Tuesday, 5 October 2010

Elizabeth Turk

Elizabeth Turk got a MacArthur prize! In 2006 we saw her exhibition at Hirschl and Adler gallery of collars made of elaborately, impossibly carved white marble. We were amazed at her virtuosity. I wrote briefly about her in the August 2006 issue of Kansas City's Review magazine.

As a person with a Ph.D. in Italian Renaissance sculpture, I first connected her to the 16th-century Milanese virtuoso artist Augustino Busti, called Il Bambaia, whose extraordinarily high relief and detailed sculptures amazed me many years ago. Many of his works were vandalized by having their tiny heads pulled off.

Of course, for virtuoso marble carving, Gianlorenzo Bernini is the first name that comes to mind, but Turk's work is far more adventurous than even his. Her collars are like lace, vines, skeletons, or DNA models, all of which inspire her. Two of the collars referred to 9/11, with plan and flower forms entwined around skeletal ones. I thought the combination of fragility and strength in the same sculpture had some of the tough delicacy of Petah Coyne's wax chandeliers.

A couple of years ago, I visited Hirschl and Adler to see another exhibition of Turk's carvings. These were ribbons; while they did not have all the complex associations of the collars, they were still amazingly carved. Marble is a hard but  fragile stone and it is difficult to believe it can be carved the way Turk does without breaking. She is an artist who makes beautiful objects, pushing the limits of a most traditional medium far beyond what we thought possible.

Saturday, 2 October 2010

Why is contemporary art so challenging?

When I was thinking about what to say about Ann Hamilton, I heard a discussion on the radio by arts professionals trying to guide a general audience as to how they can appreciate contemporary art. The speakers confirmed that reading about art, looking at as much art as possible, and keeping an open mind, are helpful in appreciating what we see. They also recommended reading about the artists specifically to understand their intentions. It was when the professionals started talking about the difficulties many people have appreciating performance art that I started thinking about how the idea of art has expanded so dramatically in the last, say 50 years. And I don't think the other arts, performing or literary, have taken such diverse paths as have visual arts.

You can still go into a museum or gallery and expect to see paintings on the wall and sculptures on the floor, or wall. And there are prints and drawings and photographs. These aspects of visual art continue. as do public art installations outside the museum context. But, and Tom and I often disagree about this, artists can conceive projects which have no physical components, no objects, just an idea or an action. Many of them use found objects, but also found or created sounds, words, their own bodies, actions as art. To some extent I think some artists struggle to see how far removed their creations can be from the standard media of visual art. Artist do performances; actors do not display paintings on stage. Marina Abramovic sat in a chair at the Museum of Modern Art in New York and faced visitors who chose to sit opposite her. It's unlikely that this would happen in a theater and it would not have the same impact in the context of theater. Sophie Calle asked distinguished women to respond to her boyfriend's breakup email ("Take care of yourself") in the French Pavilion of the 2006 Venice Biennale. It might have been a book, but had to be an art installation (that kept the female audience, myself included, engrossed for hours while their male companions [mine too] waited outside).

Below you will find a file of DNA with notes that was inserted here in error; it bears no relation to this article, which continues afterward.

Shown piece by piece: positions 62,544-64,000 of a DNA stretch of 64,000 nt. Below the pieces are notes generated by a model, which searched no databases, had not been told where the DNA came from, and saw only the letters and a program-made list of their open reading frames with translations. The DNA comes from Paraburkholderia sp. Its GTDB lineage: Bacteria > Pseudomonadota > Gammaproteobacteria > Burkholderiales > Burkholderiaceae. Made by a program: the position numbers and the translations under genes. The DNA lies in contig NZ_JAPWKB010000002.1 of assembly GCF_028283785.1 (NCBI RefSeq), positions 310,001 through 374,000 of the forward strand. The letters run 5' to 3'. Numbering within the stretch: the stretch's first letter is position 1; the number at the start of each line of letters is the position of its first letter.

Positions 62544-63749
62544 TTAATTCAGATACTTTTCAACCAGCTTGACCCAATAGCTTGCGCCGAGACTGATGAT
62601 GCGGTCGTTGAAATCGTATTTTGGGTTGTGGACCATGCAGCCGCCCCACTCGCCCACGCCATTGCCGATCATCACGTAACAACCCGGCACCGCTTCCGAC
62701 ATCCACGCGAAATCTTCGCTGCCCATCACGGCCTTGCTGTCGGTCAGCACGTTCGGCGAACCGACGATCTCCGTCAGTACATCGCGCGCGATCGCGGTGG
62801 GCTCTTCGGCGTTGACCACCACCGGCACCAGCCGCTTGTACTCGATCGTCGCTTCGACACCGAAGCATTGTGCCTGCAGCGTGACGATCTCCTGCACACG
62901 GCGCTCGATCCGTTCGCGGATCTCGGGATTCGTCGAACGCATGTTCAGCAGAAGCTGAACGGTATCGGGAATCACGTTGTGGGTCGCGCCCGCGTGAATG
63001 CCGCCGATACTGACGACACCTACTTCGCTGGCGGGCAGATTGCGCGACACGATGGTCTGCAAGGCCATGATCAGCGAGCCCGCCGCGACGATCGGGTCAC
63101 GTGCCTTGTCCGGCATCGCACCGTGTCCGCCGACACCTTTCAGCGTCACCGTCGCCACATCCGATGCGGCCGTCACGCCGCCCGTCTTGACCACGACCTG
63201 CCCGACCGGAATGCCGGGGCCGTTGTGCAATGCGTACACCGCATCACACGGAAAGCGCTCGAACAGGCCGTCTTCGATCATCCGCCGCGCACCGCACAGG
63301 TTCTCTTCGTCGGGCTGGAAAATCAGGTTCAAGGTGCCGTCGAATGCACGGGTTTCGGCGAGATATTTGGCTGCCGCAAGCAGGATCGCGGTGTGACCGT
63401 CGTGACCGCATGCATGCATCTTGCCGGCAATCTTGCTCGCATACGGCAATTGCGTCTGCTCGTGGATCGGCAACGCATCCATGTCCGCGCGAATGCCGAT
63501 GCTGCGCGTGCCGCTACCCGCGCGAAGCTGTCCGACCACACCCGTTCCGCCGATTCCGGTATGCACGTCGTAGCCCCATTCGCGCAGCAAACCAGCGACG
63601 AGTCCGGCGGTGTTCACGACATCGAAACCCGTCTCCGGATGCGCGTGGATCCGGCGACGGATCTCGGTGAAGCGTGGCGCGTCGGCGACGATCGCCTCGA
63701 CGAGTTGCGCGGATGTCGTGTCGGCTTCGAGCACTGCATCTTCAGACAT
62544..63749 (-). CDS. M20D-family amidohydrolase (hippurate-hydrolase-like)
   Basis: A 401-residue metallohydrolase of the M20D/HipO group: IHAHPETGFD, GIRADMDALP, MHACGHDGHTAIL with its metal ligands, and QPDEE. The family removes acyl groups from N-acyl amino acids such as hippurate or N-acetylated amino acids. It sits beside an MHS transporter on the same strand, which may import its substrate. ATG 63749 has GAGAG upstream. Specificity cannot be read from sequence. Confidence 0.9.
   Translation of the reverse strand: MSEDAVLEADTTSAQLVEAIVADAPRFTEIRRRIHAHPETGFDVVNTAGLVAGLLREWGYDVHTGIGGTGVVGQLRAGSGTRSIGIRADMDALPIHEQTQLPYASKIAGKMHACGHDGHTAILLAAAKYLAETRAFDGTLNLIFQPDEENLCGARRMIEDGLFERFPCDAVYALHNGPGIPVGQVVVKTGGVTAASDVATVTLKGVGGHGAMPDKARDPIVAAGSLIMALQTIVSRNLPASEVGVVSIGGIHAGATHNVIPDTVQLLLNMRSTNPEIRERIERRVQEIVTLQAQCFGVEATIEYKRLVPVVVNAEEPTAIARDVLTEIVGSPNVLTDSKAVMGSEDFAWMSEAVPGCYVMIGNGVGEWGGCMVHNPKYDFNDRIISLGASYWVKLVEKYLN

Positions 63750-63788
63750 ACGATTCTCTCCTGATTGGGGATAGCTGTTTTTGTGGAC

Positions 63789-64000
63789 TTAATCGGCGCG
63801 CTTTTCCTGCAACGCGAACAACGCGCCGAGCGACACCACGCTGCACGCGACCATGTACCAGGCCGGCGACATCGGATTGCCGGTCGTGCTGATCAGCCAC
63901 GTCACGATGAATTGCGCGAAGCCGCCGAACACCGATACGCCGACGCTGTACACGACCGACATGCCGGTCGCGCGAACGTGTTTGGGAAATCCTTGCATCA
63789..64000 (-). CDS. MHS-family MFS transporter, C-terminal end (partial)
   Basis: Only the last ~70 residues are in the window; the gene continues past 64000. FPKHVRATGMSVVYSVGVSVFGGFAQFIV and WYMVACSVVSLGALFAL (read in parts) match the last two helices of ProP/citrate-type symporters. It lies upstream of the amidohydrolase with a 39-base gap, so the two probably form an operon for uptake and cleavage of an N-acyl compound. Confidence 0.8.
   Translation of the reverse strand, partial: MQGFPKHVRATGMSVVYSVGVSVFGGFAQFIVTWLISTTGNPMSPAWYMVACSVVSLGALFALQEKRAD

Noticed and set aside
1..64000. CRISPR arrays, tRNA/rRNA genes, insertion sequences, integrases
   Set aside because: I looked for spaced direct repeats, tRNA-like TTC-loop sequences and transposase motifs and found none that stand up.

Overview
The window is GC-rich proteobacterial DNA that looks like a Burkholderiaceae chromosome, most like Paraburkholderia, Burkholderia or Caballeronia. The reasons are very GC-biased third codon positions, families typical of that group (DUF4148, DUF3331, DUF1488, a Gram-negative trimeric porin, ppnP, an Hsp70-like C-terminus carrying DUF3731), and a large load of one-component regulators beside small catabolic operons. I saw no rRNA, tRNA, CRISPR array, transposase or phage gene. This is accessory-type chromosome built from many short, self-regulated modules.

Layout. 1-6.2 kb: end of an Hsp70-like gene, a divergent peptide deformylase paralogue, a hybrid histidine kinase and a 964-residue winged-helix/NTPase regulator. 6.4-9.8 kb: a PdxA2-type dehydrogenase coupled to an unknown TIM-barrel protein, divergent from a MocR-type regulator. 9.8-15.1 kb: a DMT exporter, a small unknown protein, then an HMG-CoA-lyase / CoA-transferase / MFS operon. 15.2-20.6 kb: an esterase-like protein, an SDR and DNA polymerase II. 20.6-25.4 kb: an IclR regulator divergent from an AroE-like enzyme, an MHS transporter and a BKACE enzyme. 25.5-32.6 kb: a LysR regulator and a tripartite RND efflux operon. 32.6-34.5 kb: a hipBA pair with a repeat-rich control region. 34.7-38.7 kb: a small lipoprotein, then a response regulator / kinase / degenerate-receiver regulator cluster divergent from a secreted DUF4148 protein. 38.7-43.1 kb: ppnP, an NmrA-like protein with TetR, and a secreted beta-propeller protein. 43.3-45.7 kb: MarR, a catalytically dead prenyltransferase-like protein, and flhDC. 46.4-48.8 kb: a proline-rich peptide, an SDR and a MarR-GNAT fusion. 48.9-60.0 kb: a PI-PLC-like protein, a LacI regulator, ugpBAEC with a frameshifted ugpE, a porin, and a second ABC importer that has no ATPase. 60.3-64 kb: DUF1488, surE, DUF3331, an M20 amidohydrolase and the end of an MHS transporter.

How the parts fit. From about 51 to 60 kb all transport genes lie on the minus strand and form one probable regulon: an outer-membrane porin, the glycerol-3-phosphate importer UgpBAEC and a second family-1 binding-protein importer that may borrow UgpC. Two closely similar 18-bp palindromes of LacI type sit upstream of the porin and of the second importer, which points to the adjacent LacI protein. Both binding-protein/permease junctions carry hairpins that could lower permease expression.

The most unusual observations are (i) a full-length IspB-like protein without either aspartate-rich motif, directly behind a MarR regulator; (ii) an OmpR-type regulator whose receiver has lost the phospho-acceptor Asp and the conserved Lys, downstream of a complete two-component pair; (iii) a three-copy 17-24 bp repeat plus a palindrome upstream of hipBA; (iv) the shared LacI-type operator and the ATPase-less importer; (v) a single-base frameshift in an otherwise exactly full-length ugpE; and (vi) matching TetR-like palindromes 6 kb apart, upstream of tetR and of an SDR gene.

Artists do video and film and also use video and film in installations (Nam Jun Paik for example) but videographers and film makers don't replace their works with objects. You still go to the theater and usually sit and watch a play, a movie, or a music performance. But going to a museum can also involve listening to musical sounds, as at the Ann Hamilton show, reading texts, seeing documentation about Tehching Tsieh, who spent a year living in a cage as a work of art, or seeing a preserved shark in a tank of formaldehyde (or its replacement). Writers may use the internet to communicate and they may write with computers rather than a quill pen, but words are still their tools. Artists also use words, as Ann Hamilton does in many parts of her Pulitzer installation, as On Kawara has with his date paintings or as Jenny Holzer does, often using LED displays. The opportunities for visual artists to expand their media and their conceptualization of what they do seem to be limitless, while those who work in the other arts seem primarily to have remained committed to their original discipline, media and basic materials.

That the possibilities are so open for visual artists is a wonderful, exciting thing to think about. But it also makes it quite difficult for anyone - including specialists - to evaluate or understand their work, to have the patience to give it adequate attention, to suspend disbelief long enough to give it a chance to reverberate with their experience and expectations, and to question intelligently whether what the artist is doing has any real worth beyond being different. It will take decades. In the meantime visual artists continue to explore an unprecedented variety of media and methods.